By admin | December 17, 2008
By Richard Allen
With Christmas fast approaching and last second shopping being done, one has to consider what NASCAR would do without Dale Earnhardt, Jr.?
Junior accounts for a large percentage of souvenir sales among NASCAR themed items. It is estimated he earns over $10 million per year from selling items such as T-shirts, hats, posters, flags and all sorts of other items.
Even when he announced he was leaving his Dale Earnhardt, Inc. ride at the end of 2007 to go drive for Hendrick Motorsports his souvenir sales rose, dramatically. Typically, a driver’s announcement that he intends to leave one team for another causes his sales in the souvenir area drop off significantly. Not so for the sport’s most popular driver.
The Christmas buying season only emphasizes Junior’s importance to NASCAR. With one driver accounting for such a high percentage of the total fan base, and thus, such a high percentage of the total of all revenue, the sport is constantly at the mercy of one personality and the fans who follow him.
At the present, NASCAR has very little to hang its hat on. There seem to be so many reasons not to attend or even watch. Earnhardt provides many fans with a positive in a sport that is right now consumed with negatives.
The sagging economy and outrageous gas prices of last summer and fall provided the straw to break the camel’s back for many fans. Empty seats appeared all too frequently in 2008, and there is little prospect for improvement in 2009.
One thing to be said for Junior’s legion of fans is they are loyal. Their driver’s success has not been reason enough to spur the ‘Junior Nation’. He has won only two races over the past three seasons. He has either failed to qualify for the Chase for the Championship or has not been a serious threat to win the title more often than not. And, he decided to leave or was forced to leave, depending on the point of view, his popular late father’s team.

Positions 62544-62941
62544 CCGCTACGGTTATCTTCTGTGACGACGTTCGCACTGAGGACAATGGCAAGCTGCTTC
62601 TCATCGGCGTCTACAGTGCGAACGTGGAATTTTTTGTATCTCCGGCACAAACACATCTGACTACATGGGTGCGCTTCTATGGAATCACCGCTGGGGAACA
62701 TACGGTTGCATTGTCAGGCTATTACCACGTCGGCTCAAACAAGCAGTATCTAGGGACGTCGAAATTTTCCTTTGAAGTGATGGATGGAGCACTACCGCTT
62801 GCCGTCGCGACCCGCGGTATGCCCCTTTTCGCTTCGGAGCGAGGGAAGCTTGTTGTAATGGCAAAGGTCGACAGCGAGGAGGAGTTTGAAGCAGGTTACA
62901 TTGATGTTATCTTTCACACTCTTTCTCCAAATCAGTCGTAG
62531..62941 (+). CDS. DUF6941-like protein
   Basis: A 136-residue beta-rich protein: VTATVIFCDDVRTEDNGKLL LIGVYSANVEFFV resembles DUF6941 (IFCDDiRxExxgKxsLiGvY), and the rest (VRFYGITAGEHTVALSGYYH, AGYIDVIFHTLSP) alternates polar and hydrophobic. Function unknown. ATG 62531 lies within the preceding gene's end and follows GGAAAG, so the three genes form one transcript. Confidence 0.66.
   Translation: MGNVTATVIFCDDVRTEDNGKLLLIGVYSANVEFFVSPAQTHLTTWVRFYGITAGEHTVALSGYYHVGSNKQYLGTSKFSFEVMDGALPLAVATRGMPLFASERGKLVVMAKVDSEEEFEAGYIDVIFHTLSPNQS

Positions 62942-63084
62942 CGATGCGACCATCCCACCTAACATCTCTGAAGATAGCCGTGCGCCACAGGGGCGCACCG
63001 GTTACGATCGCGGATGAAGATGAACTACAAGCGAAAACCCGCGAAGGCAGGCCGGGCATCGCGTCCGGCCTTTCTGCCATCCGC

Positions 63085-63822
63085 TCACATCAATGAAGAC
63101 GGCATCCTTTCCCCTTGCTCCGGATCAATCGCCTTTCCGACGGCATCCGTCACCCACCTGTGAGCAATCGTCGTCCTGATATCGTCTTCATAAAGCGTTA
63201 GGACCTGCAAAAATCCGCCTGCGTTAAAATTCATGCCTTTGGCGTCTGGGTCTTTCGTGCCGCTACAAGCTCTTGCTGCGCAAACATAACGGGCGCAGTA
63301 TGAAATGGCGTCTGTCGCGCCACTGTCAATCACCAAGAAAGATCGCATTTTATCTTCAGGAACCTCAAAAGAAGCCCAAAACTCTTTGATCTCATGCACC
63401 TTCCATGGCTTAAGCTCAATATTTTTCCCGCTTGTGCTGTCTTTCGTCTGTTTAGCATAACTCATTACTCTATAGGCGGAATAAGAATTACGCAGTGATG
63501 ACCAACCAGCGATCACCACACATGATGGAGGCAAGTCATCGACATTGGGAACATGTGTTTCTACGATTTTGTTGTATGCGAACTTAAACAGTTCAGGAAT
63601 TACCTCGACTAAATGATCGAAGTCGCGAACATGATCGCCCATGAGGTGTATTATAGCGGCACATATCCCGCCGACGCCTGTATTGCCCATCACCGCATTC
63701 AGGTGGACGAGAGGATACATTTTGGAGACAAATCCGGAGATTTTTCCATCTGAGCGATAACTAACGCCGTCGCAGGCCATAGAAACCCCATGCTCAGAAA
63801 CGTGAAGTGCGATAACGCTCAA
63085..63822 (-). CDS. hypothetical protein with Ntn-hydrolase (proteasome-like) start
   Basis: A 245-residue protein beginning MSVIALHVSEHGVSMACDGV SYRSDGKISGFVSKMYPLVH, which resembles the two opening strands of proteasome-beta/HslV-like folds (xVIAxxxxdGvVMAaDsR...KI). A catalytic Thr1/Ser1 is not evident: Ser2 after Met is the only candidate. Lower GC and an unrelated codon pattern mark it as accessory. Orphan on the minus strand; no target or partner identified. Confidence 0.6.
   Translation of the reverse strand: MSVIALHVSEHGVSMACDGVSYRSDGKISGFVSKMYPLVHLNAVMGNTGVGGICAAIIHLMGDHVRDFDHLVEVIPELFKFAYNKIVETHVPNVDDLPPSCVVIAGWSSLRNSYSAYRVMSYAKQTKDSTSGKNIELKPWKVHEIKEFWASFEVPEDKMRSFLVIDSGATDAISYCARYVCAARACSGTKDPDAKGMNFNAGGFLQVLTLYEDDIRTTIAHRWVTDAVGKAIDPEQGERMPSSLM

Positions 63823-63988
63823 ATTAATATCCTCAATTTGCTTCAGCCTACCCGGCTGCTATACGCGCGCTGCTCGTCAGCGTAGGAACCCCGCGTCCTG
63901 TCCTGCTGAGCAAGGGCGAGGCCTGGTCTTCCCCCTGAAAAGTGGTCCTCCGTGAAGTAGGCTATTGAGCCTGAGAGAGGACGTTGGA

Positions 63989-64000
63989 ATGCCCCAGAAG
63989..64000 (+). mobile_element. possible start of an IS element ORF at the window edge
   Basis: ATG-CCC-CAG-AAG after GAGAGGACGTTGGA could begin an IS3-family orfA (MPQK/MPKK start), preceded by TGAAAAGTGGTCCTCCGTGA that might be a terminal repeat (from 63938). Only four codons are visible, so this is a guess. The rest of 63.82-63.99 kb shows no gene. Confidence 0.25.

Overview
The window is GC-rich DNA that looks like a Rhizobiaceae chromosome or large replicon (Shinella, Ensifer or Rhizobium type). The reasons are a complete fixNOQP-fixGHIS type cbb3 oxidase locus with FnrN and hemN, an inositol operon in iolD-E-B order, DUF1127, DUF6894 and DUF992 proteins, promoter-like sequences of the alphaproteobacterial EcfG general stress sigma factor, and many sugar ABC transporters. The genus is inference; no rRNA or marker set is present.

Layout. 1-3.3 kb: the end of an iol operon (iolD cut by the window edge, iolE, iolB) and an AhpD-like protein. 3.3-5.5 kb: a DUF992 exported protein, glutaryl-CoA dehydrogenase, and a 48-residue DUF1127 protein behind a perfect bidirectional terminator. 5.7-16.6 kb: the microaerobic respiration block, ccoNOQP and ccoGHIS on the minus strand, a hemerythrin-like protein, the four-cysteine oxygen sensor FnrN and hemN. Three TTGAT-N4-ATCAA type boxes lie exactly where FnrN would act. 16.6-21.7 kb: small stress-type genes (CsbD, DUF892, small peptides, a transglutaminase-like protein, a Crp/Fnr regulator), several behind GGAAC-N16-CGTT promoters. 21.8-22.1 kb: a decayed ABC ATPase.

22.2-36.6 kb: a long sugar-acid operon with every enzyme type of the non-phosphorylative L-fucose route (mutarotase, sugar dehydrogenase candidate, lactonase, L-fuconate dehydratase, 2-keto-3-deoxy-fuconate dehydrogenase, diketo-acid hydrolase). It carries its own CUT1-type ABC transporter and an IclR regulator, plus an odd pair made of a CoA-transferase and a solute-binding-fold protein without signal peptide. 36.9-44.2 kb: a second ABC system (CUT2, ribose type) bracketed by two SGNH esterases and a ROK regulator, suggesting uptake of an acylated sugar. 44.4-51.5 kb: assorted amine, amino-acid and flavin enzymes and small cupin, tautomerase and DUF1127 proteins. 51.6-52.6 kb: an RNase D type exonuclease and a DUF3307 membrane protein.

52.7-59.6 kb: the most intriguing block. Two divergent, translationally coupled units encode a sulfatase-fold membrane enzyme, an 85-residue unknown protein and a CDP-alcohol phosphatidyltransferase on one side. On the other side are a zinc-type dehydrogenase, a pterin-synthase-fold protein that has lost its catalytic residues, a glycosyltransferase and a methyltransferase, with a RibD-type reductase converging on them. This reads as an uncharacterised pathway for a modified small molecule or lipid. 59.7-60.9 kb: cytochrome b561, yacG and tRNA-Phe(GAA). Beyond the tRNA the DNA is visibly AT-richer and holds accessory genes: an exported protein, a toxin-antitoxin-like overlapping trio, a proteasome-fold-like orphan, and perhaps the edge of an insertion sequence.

And yet, despite all of that, his fans continue to support him. NASCAR should be glad they do.
Once, while going into a race at the Atlanta Motor Speedway, I asked a friend of mine if there was anyone attending the event who was not cheering for Earnhardt. Every fan was adorned with his then colors of red and white. The grandstands erupted with a cheer upon his introduction that far out did the cheers for any other driver.
That scenario is true of almost every race venue.
Love him or not, everyone almost certainly has to admit the sport of NASCAR racing is very much dependant on Dale Earnhardt, Jr. for its survival. Imagine even more empty grandstands if he were not racing. Picture the nearly vacant souvenir lot without his multitude of trailers.
It’s Christmas time Junior Nation. Have you bought the latest apparel, die casts and other prizes offered by your favorite driver? NASCAR hopes so because they depend on it.
Richard Allen is a member of the National Motorsports Press Association. His weekly column appears in The Mountain Press every Wednesday.
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